European lobby group Airlines for Europe (A4E) said it is “astonished” that Norway’s government is pressing ahead with a new airline passenger tax despite evidence that such levies depress demand and weaken both airlines and airports.
A4E said the Norwegian government’s plans to introduce the NOK80 ($9.65) tax on both departing domestic and international passengers this summer will harm Norway’s airline sector and the wider economy.
“According to IATA analysis, the tax risks reducing the overall demand for air transport by 5%, which equals roughly 1.2 million passengers per year,” A4E said in a statement May 26. “In addition, the tax would lead to a reduction in the direct and indirect output of the aviation sector by an estimated NOK 1.4 billion.”
Since its creation in January, A4E—which consists of a mix of major legacy and low-cost carriers—has taken aim at what it says is a rising tide of aviation-related taxes.
“We are astonished about the unwavering approach of the Norwegian authorities on implementing the air passenger tax while almost all comments during the public consultation period contained objections to it,” A4E managing director Thomas Reynaert said. “Instead of preventing economic growth and job creation by imposing unreasonable taxes, European governments should create a supportive regulatory environment.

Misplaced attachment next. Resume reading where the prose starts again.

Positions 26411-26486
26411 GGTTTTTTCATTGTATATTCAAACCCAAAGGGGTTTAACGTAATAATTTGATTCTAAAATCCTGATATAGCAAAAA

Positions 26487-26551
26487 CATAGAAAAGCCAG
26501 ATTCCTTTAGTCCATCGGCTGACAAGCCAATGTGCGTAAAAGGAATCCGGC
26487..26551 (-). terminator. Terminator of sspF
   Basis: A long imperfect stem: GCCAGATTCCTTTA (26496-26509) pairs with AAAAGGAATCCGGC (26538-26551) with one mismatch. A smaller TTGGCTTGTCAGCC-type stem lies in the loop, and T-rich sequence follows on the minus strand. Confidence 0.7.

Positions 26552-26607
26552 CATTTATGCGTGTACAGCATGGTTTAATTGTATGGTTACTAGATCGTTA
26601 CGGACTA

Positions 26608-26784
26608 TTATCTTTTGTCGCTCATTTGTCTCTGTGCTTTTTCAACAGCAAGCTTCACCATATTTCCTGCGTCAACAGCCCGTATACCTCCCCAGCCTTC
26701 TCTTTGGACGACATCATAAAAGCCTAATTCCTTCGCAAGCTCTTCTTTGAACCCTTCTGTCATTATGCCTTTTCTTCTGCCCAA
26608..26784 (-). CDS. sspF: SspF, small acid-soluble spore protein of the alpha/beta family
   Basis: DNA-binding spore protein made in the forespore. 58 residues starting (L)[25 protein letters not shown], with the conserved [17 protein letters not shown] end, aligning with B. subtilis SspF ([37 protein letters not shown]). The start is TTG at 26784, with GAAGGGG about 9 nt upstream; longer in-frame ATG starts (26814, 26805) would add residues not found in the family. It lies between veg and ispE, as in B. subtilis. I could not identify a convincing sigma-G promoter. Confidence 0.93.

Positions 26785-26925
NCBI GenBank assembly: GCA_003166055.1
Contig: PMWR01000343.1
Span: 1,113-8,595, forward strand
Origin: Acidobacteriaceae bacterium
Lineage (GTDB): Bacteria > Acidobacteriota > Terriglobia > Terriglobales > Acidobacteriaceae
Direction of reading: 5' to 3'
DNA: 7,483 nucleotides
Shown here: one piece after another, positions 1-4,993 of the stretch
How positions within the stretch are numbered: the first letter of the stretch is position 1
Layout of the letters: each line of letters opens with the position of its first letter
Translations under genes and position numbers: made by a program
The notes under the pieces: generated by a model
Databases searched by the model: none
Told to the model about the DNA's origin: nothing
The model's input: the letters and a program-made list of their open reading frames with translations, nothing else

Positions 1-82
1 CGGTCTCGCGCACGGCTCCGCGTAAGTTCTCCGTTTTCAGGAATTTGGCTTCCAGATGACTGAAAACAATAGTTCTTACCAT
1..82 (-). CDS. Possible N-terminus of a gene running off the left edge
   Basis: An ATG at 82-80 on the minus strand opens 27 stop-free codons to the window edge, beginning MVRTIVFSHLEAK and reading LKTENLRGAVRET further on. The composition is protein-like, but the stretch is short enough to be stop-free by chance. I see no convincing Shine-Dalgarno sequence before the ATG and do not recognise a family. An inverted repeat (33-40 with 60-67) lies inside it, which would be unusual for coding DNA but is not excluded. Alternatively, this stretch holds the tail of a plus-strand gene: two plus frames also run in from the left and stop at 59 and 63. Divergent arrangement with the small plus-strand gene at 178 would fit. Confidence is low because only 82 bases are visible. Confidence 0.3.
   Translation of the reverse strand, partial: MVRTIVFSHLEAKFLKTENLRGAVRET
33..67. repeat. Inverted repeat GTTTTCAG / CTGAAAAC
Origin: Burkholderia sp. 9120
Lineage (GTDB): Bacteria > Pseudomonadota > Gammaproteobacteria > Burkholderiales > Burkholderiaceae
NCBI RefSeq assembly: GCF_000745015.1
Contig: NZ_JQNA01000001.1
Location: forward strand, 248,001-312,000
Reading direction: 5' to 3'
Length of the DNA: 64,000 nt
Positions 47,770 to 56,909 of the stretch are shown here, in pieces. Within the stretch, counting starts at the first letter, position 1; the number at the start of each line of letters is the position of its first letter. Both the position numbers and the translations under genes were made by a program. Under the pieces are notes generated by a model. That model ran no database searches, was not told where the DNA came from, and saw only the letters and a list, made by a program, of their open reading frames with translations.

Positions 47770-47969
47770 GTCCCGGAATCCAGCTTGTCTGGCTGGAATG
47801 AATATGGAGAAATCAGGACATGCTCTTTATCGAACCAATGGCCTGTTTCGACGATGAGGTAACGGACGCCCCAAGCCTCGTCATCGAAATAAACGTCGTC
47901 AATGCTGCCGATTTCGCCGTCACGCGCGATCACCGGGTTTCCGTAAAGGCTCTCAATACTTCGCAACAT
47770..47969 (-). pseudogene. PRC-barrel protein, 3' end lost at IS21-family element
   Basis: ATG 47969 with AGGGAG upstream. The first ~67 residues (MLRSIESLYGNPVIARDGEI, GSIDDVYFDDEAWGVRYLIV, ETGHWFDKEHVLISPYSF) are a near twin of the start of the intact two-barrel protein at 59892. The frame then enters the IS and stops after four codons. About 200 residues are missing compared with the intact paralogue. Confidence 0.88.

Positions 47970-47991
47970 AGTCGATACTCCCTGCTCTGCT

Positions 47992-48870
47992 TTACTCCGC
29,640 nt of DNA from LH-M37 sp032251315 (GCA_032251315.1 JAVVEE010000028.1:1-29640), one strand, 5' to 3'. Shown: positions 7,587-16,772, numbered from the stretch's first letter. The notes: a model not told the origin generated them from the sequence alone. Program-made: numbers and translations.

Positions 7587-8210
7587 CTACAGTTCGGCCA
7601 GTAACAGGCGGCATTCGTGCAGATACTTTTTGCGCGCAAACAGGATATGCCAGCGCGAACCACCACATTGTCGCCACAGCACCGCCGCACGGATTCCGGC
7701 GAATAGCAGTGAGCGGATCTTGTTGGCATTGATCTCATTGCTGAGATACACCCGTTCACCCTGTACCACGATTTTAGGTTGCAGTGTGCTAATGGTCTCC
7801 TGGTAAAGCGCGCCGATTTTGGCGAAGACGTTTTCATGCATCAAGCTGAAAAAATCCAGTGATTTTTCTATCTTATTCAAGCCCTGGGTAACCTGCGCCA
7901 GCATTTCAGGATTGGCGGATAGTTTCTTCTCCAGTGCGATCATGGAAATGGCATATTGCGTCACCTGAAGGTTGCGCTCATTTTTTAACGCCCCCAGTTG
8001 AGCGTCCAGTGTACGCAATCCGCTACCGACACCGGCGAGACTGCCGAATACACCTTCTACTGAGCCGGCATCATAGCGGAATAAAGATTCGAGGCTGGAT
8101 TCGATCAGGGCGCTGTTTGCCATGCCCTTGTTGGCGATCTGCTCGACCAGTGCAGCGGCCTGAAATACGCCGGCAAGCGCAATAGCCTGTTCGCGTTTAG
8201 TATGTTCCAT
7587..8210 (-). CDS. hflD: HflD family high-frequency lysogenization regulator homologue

“Unavoidably, the proposed tax will lead to fewer operators in the Norwegian aviation market and reduced competition.”
A4E said evidence from around Europe shows removing taxes is beneficial to airlines and the wider economy. It pointed to the Dutch government’s removal of a ticket tax in 2009, which it said led to growth in passenger numbers, while the Irish government’s removal of a traffic tax in 2014 led to traffic growth at Irish airports and an 8% increase in tourism last year.
It added that economic analysis by accountancy firm PwC had predicted that removing the UK’s Air Passenger Duty (APD)—one of the highest in the world—would boost UK GDP by 1.7% and create 60,000 new jobs by 2020. Scotland, which has extensive financial autonomy within the UK, plans to cut APD by 50% as a precursor to disposing of it entirely.